> And the single-triple graphs can be addressed like this:
>
> SELECT * WHERE {
>     GRAPH ?g { ?s ?p ?o }
>     ...
> }
>
> Verbosity aside, I don't see a difference in complexity.
>
>> I guess, nobody really wants to isolate single triples in separate graphs, or?
>
> Well, apparently some people want triple-level metadata, and named graphs support triple-level metadata.

Yes, but in a bad way. My use case of my proposal is reification and how 
to relate single statements a.k.a. shortcut relations to its reification 
class instances.

>
>>>> The simple graph literals proposal [4] looks a bit more elegant, however, these graphs have still no identifier (from my POV).
>>>
>>> Why is this a problem? Note that you can make statements about them.
>>
>> To make statements about them somewhere else we usually need an identifier to refer to them, or?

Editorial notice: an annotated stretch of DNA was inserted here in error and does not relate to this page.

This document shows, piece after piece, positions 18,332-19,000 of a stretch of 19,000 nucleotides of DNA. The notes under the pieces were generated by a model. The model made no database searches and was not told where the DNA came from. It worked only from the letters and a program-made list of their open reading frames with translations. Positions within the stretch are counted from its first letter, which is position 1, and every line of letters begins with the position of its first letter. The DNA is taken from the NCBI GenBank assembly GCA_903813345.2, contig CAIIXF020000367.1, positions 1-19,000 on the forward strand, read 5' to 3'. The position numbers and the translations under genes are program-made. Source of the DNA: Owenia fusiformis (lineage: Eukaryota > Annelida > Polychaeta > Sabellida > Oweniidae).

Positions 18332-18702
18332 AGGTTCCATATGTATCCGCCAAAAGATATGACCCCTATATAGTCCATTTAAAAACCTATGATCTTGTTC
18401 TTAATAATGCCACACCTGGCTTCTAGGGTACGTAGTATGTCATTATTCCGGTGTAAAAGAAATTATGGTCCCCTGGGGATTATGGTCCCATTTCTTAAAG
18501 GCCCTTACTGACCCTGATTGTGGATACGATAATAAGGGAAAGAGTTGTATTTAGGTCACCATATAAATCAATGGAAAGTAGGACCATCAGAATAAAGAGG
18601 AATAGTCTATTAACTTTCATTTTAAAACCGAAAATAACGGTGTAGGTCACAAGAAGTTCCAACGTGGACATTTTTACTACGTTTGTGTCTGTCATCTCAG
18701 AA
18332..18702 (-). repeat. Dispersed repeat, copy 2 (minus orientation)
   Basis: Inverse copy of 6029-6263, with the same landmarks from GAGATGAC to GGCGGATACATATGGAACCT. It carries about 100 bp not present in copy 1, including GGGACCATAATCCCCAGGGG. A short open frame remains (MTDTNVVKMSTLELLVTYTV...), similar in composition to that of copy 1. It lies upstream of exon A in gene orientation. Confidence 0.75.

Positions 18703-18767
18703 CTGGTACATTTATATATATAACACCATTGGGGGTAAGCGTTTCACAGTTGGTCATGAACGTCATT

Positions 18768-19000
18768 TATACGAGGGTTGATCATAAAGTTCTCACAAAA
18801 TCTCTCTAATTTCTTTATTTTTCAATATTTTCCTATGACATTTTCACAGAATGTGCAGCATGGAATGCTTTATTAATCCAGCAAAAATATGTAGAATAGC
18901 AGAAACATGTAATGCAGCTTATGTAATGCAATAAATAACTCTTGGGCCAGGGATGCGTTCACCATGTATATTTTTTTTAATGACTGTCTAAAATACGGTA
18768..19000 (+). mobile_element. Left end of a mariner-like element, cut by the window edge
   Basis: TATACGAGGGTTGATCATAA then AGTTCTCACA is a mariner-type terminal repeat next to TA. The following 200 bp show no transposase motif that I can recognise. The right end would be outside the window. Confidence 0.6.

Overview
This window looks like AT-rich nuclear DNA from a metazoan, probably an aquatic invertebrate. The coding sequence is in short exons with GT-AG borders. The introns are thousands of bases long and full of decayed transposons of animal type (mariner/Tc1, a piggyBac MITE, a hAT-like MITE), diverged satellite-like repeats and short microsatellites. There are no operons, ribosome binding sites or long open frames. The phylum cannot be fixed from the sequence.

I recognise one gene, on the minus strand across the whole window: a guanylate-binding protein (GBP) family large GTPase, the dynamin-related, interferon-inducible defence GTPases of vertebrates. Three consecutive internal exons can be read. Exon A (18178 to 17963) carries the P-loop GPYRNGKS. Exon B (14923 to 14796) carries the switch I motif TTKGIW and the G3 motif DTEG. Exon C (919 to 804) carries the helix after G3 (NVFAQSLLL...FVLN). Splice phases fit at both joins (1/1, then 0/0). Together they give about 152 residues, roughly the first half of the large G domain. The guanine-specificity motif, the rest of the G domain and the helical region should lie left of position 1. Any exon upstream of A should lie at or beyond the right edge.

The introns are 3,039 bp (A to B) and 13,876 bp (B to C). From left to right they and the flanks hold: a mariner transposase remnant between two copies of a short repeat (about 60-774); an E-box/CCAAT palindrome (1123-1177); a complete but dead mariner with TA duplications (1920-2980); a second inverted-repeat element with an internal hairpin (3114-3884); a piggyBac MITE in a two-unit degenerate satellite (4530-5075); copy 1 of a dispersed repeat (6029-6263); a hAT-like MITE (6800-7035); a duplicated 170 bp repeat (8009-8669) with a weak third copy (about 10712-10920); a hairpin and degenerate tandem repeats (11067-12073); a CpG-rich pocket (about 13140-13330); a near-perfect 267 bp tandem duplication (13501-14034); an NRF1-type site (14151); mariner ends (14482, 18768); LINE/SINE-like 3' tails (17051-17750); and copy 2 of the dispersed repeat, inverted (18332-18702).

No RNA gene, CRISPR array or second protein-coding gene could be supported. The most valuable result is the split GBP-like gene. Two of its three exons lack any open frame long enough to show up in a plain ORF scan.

>
> No, because graphs are literals, so one can repeat the literal to make statements about it.

Well, then I have the same disadvantage as in the existing Named Graph 
proposal, i.e., statements of one named graph do not have any 
semantically relation to identical statements of another named graphs. 
This is in general a good design decision, since different people can 
share same interest etc. However, our knowledge representation language 
must also be able to reutilise a statement if someone intends to do so, 
i.e., if some wants to ensure the provenance of that statement and its 
handling in the information flow lifecycle (changes, deletions, ...).

> Occurrences of the same literal in different graphs are semantically equivalent (unlike, say, blank node identifiers).

Do really intend this always? I don't think so, see my example above. 
Hence, we have to cover both cases.

>
>>>> All these proposals cannot deal with the "Slicing datasets according to multiple dimensions" [5].
>>>
>>> I don't think that's true. The same triple can exist in multiple graphs. Nothing stops a triple store from providing different views on the same set of triples.